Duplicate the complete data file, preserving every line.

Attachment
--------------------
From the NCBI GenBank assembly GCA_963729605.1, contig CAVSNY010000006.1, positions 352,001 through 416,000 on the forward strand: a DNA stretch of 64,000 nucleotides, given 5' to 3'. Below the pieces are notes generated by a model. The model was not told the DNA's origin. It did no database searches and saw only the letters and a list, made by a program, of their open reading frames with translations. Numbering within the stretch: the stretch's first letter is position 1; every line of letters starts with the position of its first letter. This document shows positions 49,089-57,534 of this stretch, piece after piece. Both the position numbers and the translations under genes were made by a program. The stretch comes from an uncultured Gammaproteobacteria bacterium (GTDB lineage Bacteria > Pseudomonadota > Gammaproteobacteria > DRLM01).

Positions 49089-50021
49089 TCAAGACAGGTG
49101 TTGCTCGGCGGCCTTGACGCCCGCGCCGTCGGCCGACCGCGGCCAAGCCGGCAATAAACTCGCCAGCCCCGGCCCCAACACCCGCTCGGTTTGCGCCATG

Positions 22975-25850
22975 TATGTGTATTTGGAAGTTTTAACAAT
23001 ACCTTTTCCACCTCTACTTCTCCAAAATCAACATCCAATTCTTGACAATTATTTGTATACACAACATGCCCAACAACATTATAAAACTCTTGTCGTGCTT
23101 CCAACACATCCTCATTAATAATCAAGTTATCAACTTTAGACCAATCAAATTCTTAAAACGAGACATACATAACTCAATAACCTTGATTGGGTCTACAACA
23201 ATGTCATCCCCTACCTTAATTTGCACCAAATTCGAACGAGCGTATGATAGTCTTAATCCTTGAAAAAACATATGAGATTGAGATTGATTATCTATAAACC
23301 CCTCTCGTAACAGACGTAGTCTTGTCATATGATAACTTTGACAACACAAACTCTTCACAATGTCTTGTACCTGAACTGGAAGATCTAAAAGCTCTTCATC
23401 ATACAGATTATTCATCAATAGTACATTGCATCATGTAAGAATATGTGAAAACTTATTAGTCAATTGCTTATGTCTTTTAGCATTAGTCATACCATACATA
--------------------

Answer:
From the NCBI GenBank assembly GCA_963729605.1, contig CAVSNY010000006.1, positions 352,001 through 416,000 on the forward strand: a DNA stretch of 64,000 nucleotides, given 5' to 3'. Below the pieces are notes generated by a model. The model was not told the DNA's origin. It did no database searches and saw only the letters and a list, made by a program, of their open reading frames with translations. Numbering within the stretch: the stretch's first letter is position 1; every line of letters starts with the position of its first letter. This document shows positions 49,089-57,534 of this stretch, piece after piece. Both the position numbers and the translations under genes were made by a program. The stretch comes from an uncultured Gammaproteobacteria bacterium (GTDB lineage Bacteria > Pseudomonadota > Gammaproteobacteria > DRLM01).

Positions 49089-50021
49089 TCAAGACAGGTG
49101 TTGCTCGGCGGCCTTGACGCCCGCGCCGTCGGCCGACCGCGGCCAAGCCGGCAATAAACTCGCCAGCCCCGGCCCCAACACCCGCTCGGTTTGCGCCATG

Positions 22975-25850
22975 TATGTGTATTTGGAAGTTTTAACAAT
23001 ACCTTTTCCACCTCTACTTCTCCAAAATCAACATCCAATTCTTGACAATTATTTGTATACACAACATGCCCAACAACATTATAAAACTCTTGTCGTGCTT
23101 CCAACACATCCTCATTAATAATCAAGTTATCAACTTTAGACCAATCAAATTCTTAAAACGAGACATACATAACTCAATAACCTTGATTGGGTCTACAACA
23201 ATGTCATCCCCTACCTTAATTTGCACCAAATTCGAACGAGCGTATGATAGTCTTAATCCTTGAAAAAACATATGAGATTGAGATTGATTATCTATAAACC
23301 CCTCTCGTAACAGACGTAGTCTTGTCATATGATAACTTTGACAACACAAACTCTTCACAATGTCTTGTACCTGAACTGGAAGATCTAAAAGCTCTTCATC
23401 ATACAGATTATTCATCAATAGTACATTGCATCATGTAAGAATATGTGAAAACTTATTAGTCAATTGCTTATGTCTTTTAGCATTAGTCATACCATACATA